Mysteries remain, he said. "It's not clear why the copolymer organizes itself perpendicular to the electrodes," he said. "Our hypothesis is that both polymers want to be in contact with the ITO-coated glass. We think that forces this orientation, though we haven't proven it yet."

He said the researchers want to experiment with other block copolymers and learn to control their structures to increase the solar cell's ability to capture photons and turn them into electricity. Once they have achieved higher performance from the cells, the team will look at long-term use.

"We'll focus on performance first, because if we can't get it high enough, there's no reason to address some of the other challenges like stability," Verduzco said. Encapsulating a solar cell to keep air and water from degrading it is easy, he said, but protecting it from ultraviolet degradation over time is hard. "You have to expose it to sunlight. That you can't avoid."

Co-authors of the paper are Rice graduate students Yen-Hao Lin and Kendall Smith; Penn State graduate student Changhe Guo and undergraduate Matthew Witman; Argonne National Laboratory researcher Joseph Strzalka; Lawrence Berkeley National Laboratory postdoctoral researcher Cheng Wang and staff scientist Alexander Hexemer; and Enrique Gomez, an assistant professor in the Penn State Department of Chemical Engineering. Verduzco is an assistant professor of chemical and biomolecular engineering.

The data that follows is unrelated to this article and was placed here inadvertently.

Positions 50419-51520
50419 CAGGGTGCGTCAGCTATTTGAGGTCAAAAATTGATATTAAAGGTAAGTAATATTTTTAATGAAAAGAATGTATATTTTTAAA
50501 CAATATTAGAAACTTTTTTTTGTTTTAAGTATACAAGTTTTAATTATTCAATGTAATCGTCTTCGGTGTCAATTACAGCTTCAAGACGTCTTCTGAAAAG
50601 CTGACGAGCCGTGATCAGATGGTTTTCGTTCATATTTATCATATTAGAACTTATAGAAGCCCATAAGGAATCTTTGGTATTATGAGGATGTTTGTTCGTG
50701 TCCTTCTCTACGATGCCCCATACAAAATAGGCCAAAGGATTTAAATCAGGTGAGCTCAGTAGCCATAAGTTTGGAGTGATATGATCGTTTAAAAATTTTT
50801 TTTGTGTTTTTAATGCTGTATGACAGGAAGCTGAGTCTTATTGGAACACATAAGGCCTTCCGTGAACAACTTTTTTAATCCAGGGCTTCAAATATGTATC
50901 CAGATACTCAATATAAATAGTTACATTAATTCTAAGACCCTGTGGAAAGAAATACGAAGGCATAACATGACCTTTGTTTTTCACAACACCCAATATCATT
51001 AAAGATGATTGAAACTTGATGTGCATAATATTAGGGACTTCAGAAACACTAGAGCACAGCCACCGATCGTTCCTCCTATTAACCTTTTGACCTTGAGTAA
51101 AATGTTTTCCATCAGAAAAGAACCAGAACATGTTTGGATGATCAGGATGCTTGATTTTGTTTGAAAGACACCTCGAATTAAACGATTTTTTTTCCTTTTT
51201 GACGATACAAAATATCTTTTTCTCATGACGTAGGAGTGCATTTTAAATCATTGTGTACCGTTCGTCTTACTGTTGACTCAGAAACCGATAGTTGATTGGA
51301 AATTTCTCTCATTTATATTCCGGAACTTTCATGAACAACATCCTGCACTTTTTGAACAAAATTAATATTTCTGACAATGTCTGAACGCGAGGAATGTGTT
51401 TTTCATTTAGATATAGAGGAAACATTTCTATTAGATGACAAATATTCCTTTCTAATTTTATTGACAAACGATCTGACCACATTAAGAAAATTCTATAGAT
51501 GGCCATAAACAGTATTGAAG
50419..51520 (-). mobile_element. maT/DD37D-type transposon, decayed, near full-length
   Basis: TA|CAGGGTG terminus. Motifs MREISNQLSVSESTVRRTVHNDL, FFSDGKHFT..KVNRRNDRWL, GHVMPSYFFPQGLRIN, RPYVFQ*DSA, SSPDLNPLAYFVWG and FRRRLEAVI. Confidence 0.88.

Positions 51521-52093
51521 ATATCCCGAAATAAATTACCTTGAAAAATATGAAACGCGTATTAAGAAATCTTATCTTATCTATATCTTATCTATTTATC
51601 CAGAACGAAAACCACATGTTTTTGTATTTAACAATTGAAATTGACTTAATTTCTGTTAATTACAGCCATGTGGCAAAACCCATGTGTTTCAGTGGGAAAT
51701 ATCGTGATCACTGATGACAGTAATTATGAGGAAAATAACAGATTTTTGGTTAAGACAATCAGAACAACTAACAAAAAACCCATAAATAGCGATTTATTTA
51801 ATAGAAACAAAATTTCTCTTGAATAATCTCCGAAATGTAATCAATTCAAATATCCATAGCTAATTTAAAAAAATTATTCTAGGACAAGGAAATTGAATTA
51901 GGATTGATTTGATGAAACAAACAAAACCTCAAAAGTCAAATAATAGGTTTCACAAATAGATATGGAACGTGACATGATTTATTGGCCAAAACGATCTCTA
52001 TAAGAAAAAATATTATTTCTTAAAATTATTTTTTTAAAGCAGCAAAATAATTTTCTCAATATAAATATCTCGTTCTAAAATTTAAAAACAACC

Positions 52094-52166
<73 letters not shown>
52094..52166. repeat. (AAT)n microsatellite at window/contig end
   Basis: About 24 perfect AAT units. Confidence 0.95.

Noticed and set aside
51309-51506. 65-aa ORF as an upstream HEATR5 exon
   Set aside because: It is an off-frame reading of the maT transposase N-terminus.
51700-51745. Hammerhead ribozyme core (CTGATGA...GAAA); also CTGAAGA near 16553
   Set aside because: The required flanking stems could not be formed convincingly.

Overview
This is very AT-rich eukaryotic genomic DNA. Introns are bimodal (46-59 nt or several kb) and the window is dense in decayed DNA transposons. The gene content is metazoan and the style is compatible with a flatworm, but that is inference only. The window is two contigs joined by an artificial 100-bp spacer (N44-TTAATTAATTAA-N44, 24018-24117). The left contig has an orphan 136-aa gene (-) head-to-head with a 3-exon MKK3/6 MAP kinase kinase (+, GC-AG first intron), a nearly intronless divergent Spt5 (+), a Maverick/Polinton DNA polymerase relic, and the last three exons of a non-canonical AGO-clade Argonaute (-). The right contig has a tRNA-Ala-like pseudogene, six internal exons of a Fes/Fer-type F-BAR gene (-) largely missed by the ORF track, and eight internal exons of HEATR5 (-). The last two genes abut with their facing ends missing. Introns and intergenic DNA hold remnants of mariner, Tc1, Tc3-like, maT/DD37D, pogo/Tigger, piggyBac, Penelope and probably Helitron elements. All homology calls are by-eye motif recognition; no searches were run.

The National Science Foundation, the Department of Energy, the Welch Foundation, the Shell Center for Sustainability and the Louis and Peaches Owen Family Foundation supported the research.

####

For more information, please click here

Contacts:
David Ruth
713-348-6327


Mike Williams
713-348-6728


Follow Rice News and Media Relations via Twitter @RiceUNews

Copyright © Rice University

If you have a comment, please Contact us.

Issuers of news releases, not 7th Wave, Inc. or Nanotechnology Now, are solely responsible for the accuracy of the content.

Bookmark:
Delicious Digg Newsvine Google Yahoo Reddit Magnoliacom Furl Facebook

Related Links

Read the abstract at:

Verduzco Laboratory:

Best research-cell efficiency chart:

Related News Press

News and information

A new way to make microstructured surfaces: Method can produce strong, lightweight materials with specific surface properties July 29th, 2014

Iranian Scientists Use Waste Cotton Fibers to Produce Cellulose Nanoparticles July 29th, 2014

FEI adds Phase Plate Technology and Titan Halo TEM to its Structural Biology Product Portfolio: New solutions provide the high-quality imaging and contrast necessary to analyze the 3D structure of molecules and molecular complexes July 28th, 2014

Production of Toxic Gas Sensor Based on Nanorods July 28th, 2014

Govt.-Legislation/Regulation/Funding/Policy

A new way to make microstructured surfaces: Method can produce strong, lightweight materials with specific surface properties July 29th, 2014

Seeing is bead-lieving: Rice University scientists create model 'bead-spring' chains with tunable properties July 28th, 2014

Stanford team achieves 'holy grail' of battery design: A stable lithium anode - Engineers use carbon nanospheres to protect lithium from the reactive and expansive problems that have restricted its use as an anode July 27th, 2014

New imaging agent provides better picture of the gut July 25th, 2014

Self Assembly

Berkeley Lab researchers create nanoparticle thin films that self-assemble in 1 minute June 9th, 2014